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Kayse Shrum 'humbled' to be named next Oklahoma State president

Kayse Shrum 'humbled' to be named next Oklahoma State president

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Video from OSU's Facebook page on April 6, 2021. Dr. Shrum speaks with current OSU president Burns Hargis, who will leave the position on July 1.

STILLWATER — Come July 1, Oklahoma State University will be under new leadership.

After almost 20 hours of closed door meetings over a two-day window, the OSU A&M Board of Regents voted unanimously late Friday night to name Dr. Kayse Shrum the 19th president of Oklahoma State University.

The president of OSU’s Center for Health Sciences since 2013, she will be the first woman to lead the OSU system.

“I am so honored and humbled by this announcement,” Shrum said. “OSU has a special place in my heart. I am thrilled at the opportunity to lead this vibrant university and system into a successful future. Leading the OSU Center for Health Sciences and helping students, faculty and staff come together to create something truly impactful to our state has been immensely rewarding for me.”

Shrum will succeed Burns Hargis, who announced his retirement in October. The former vice chairman of Bank of Oklahoma was named president in 2008.

Hargis congratulated his successor late Friday night on Twitter.

“I am confident that she will do an excellent job building on our current momentum and focusing on OSU’s land grant mission of teaching, research and outreach,” he tweeted.

Originally from Coweta, Shrum earned her doctorate in osteopathic medicine from OSU Center for Health Sciences. A former member of the state’s COVID-19 taskforce, she served on Gov. Kevin Stitt’s cabinet for 15 months as the Secretary for Science and Innovation.

Under Shrum’s leadership, the enrollment at OSU-CHS has more than doubled. The school has also launched initiatives to address the state’s shortage of doctors in rural communities through expanded residency training programs and partnering with the Cherokee Nation to launch the country’s first tribally-affiliated medical school in Tahlequah.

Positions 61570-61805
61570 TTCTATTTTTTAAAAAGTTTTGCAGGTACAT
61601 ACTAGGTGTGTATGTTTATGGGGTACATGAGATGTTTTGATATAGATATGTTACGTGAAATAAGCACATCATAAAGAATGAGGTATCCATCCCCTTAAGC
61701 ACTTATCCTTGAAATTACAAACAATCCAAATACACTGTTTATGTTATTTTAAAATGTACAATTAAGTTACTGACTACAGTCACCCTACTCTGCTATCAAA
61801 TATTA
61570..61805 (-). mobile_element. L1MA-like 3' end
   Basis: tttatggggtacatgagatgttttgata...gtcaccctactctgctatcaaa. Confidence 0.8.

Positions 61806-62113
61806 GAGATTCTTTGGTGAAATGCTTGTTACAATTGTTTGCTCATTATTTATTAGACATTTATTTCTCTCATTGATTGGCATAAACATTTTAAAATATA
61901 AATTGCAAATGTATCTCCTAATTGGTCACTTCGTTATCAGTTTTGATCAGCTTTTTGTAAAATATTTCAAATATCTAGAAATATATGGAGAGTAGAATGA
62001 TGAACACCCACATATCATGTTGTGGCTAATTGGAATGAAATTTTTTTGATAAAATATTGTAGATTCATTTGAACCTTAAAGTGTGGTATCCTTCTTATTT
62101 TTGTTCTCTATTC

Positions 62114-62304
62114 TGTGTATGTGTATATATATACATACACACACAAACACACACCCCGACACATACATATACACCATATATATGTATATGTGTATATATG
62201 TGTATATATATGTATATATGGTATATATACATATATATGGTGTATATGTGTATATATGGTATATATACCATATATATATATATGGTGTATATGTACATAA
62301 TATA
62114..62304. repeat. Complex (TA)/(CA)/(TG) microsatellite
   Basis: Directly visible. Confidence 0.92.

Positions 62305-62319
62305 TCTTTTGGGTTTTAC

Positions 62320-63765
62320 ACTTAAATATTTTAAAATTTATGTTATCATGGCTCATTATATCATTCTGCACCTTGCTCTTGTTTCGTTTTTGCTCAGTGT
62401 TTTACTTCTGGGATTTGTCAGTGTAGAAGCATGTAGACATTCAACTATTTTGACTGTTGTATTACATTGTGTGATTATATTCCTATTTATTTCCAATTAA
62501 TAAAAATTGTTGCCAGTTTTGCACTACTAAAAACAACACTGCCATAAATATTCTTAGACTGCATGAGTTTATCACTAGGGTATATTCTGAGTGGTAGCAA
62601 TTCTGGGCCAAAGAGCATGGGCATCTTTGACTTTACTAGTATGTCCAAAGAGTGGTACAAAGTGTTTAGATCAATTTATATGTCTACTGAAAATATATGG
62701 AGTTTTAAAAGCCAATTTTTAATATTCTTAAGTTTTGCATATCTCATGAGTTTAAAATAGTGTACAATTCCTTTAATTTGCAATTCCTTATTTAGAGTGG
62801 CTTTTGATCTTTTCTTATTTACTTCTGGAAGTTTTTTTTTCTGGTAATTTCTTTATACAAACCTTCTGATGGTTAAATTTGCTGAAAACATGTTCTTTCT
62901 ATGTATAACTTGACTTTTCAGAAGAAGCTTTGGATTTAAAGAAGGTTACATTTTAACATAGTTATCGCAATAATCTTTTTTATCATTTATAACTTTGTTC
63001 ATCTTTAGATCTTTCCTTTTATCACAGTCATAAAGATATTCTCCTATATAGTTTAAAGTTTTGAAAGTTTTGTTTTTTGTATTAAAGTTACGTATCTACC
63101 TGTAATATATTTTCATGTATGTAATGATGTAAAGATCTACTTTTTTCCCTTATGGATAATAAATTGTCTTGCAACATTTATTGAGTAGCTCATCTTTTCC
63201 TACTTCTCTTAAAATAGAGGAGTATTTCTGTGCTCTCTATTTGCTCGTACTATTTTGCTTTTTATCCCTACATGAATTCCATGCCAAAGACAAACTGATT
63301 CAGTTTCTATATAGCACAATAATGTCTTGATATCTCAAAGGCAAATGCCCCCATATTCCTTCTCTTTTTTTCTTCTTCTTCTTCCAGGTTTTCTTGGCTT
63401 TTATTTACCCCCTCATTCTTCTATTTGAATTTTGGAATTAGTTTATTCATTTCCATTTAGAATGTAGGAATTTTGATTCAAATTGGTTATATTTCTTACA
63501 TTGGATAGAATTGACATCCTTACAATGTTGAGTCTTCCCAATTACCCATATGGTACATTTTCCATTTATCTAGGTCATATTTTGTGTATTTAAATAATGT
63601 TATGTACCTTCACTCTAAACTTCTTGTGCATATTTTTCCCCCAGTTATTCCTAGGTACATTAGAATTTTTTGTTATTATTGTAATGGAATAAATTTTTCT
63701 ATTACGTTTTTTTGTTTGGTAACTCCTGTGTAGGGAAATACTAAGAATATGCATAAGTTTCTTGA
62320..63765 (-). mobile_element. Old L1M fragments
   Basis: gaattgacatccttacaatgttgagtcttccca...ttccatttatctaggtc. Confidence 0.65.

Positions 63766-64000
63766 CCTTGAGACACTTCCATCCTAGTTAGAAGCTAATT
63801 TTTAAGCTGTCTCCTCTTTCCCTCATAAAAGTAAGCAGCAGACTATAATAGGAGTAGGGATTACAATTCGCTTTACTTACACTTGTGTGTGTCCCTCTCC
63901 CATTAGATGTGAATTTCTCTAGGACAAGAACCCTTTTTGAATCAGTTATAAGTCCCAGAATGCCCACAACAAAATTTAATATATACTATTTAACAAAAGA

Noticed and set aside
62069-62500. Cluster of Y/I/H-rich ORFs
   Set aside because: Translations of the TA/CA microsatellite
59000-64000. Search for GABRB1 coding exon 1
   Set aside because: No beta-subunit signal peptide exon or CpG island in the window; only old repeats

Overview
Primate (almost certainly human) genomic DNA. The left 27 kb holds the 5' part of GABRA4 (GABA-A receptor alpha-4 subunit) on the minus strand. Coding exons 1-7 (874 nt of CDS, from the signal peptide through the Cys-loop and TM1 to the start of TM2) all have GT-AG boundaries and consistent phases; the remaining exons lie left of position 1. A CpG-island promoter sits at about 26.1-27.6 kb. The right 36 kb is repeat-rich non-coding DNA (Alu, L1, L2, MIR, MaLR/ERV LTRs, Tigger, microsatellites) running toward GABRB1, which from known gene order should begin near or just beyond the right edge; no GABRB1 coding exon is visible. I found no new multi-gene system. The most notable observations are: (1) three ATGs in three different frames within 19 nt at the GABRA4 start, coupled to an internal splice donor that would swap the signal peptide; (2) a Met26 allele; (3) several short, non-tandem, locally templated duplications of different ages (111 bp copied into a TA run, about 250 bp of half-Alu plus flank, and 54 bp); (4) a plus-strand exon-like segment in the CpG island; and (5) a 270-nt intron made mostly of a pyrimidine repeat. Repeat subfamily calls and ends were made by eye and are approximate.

Shrum and her husband Darren have six adult children. At Friday night’s press conference announcing the selection, Darren Shrum said he was excited for his wife’s opportunity and for the chance to be the university’s first “First Cowboy.”

“This is a once in a lifetime position for Kayse,” he said. “I support her 1000 percent. We’ve traded off and on in our professional careers over the years. She’s done an exceptional job and I’m going to do whatever I can to support her, along with the kids.”

Friday night’s vote came after a marathon 14-hour executive session at OSU’s Student Union.

Rick Davis, chairman of the OSU A&M Board of Regents, said the late night was due to the eight-member board of regents being thorough and deliberate with the decision.

“Our board takes this position, this decision more seriously than any other task we’re charged with,” he said.

The 38-member search committee initially brought 34 names forward to the board of regents, before whittling the list down to four. As initially reported by OSU’s student newspaper, the O’Colly, Auburn University provost and 1993 OSU graduate Bill Hardgrave was also among the finalists.

A spokeswoman for the university declined to name the other two finalists.

“Our national search brought us back home with the selection of Dr. Kayse Shrum,” search committee chairman Joe Hall said. “Dr. Shrum is well known and respected not only by the regents and our university community but by the state and national community as well.”

Photos: A look back at Burns Hargis' career

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I am a third-generation graduate of Oklahoma State University and a board member for both Oklahoma SPJ and the Native American Journalists Association. When not chasing stories, I'm usually chasing my children or our pets.

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